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Program Information
 BCFM Drivetime 
 As many as 1,950 youngsters under the age of 16 were groomed by drug kingpins and held by officers over the last 12 months for dealing crack cocaine and heroin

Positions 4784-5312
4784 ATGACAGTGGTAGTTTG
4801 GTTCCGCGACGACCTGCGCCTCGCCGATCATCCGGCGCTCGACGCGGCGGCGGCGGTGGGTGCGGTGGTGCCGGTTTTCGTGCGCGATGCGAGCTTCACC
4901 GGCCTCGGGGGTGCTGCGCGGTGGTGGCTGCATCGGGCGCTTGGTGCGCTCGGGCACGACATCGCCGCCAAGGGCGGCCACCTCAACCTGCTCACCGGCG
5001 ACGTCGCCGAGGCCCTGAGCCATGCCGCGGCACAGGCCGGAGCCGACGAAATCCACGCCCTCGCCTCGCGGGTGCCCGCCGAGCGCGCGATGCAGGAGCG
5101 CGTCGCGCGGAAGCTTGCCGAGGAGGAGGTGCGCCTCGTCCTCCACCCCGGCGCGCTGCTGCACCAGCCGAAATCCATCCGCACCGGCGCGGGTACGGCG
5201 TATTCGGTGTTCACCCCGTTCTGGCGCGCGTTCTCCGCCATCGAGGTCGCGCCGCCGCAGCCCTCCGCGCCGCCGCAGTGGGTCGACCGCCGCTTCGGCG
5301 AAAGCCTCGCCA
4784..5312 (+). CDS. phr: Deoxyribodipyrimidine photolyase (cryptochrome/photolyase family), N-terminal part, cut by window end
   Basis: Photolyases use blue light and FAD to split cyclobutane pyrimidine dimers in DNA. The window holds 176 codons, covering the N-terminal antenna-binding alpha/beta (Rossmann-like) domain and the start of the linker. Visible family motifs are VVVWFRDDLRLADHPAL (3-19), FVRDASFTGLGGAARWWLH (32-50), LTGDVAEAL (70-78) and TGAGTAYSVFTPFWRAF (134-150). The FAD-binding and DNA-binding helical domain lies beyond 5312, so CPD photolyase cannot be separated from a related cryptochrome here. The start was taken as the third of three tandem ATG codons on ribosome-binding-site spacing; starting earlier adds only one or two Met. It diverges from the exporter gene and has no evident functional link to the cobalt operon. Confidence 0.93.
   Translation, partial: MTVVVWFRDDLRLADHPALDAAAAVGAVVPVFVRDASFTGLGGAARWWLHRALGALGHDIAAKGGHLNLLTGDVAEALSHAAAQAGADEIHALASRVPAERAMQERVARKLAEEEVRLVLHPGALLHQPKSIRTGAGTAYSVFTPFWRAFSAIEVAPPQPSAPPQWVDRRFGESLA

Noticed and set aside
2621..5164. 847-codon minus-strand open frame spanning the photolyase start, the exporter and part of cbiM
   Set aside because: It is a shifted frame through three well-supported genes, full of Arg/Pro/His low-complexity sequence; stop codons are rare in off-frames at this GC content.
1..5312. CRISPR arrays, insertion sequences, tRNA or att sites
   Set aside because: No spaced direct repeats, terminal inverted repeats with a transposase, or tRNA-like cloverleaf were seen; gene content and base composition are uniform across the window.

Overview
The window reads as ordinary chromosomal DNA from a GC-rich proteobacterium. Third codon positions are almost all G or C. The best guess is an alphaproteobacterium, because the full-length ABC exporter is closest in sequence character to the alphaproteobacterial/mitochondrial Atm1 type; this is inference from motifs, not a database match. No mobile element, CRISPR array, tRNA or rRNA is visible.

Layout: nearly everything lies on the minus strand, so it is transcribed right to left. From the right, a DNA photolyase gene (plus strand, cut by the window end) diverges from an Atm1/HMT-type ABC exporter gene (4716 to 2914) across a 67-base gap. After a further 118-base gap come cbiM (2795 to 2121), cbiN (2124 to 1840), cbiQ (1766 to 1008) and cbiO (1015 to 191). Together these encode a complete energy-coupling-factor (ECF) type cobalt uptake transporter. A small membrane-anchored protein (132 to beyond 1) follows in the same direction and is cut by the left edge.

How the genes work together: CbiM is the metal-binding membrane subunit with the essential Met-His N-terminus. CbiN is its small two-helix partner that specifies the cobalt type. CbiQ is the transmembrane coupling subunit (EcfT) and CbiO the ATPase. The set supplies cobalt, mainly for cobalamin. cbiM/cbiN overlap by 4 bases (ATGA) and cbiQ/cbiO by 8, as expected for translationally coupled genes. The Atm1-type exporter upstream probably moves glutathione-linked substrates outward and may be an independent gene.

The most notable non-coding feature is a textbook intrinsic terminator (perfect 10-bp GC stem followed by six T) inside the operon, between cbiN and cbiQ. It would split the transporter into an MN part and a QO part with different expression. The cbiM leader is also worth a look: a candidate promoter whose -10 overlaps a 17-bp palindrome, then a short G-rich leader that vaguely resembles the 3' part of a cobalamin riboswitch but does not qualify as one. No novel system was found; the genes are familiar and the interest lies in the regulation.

Weekly Program
 
 Bristol Broadband Co-operative  
 For non-profit use only.
 Attribution No Derivatives (by-nd) 
 Warning: Program may contain strong or potentially offensive language, including possible FCC violations.
https://politicsthisweek.wordpress.com/2018/09/13/bcfms-weekly-politics-show-presented-by-tony-gosling-118/